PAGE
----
The first trick I used here was splitting the original input by two lines (\n\n) to group all the values for each elf together. Then I split each of these substrings on a single line break to get the individual calorie counts.
The second trick uses reduce to add the calorie counts together. Since the accumulator is an integer and the values are strings, we need to convert the values to integers as we go and provide an initial value of 0. For some reason, the accumulator is the second argument to the function, which I didn't know until today.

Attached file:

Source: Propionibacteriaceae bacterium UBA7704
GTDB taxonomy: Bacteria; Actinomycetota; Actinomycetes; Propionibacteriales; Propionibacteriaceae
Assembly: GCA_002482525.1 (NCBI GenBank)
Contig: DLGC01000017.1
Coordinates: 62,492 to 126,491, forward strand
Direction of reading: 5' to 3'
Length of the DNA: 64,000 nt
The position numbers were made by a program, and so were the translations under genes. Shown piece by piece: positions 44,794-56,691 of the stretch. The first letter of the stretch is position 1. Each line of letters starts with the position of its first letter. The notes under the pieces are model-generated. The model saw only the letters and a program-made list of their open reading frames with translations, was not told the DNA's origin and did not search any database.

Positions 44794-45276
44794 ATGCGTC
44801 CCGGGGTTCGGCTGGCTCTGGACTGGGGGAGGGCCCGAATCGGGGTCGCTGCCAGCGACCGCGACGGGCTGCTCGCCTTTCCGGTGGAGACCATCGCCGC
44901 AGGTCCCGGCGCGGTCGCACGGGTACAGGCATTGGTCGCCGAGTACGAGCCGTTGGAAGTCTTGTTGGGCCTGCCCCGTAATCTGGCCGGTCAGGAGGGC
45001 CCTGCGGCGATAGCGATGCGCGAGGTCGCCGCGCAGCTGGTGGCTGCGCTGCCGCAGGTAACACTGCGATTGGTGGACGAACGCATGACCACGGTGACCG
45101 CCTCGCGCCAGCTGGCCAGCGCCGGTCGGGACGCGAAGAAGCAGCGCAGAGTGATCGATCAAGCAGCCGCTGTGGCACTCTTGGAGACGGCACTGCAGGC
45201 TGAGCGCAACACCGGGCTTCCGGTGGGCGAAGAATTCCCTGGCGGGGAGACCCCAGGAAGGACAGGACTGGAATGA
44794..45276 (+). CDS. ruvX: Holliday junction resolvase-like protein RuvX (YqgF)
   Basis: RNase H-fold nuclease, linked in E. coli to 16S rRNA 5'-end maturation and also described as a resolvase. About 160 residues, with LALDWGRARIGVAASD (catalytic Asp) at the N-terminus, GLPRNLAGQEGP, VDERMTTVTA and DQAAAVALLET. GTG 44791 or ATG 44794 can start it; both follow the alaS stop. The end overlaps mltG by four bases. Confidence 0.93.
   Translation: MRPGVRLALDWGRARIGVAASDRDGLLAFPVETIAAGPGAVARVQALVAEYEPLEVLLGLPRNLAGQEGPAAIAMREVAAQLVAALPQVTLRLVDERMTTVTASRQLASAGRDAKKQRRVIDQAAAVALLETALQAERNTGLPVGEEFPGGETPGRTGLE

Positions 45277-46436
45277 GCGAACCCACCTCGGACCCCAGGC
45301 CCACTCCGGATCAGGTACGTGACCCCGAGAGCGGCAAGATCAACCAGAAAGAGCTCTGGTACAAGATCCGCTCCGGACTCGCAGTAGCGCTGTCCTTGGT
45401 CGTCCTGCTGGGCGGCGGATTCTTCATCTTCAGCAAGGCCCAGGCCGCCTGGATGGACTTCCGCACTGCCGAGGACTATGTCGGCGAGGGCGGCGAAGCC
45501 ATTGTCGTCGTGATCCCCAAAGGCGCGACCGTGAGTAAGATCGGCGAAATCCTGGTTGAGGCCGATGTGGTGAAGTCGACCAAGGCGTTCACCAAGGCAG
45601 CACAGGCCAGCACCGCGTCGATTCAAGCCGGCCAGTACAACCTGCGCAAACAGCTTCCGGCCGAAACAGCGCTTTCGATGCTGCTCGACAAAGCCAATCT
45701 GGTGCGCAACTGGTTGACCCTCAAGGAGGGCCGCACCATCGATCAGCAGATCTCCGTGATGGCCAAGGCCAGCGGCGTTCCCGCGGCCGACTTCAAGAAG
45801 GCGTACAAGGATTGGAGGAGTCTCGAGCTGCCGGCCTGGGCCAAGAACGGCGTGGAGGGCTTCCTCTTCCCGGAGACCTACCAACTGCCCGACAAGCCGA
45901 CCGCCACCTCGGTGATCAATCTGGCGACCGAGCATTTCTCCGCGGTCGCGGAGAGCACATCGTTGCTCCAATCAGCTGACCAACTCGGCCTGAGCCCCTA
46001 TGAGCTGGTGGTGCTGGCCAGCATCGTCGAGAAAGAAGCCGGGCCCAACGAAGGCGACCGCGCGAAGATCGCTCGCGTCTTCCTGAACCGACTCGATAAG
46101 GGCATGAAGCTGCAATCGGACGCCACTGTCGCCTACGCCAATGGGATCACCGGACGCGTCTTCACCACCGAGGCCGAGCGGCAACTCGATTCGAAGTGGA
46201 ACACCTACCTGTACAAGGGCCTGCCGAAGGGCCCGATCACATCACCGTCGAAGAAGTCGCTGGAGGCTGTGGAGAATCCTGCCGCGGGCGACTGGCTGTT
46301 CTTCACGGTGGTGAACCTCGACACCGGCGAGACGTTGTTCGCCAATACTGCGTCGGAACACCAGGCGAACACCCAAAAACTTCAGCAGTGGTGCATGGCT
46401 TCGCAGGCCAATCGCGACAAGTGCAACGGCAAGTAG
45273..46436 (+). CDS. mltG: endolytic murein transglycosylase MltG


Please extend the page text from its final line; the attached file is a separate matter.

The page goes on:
Node.js doesn’t stop from running other operations because of Libuv, a C++ library responsible for the event loop and asynchronously handling tasks such as network requests, DNS resolution, file system operations, data encryption, etc.
What happens under the hood when Node.js works on tasks such as database queries? We will explore it by following this piece of code step by step.
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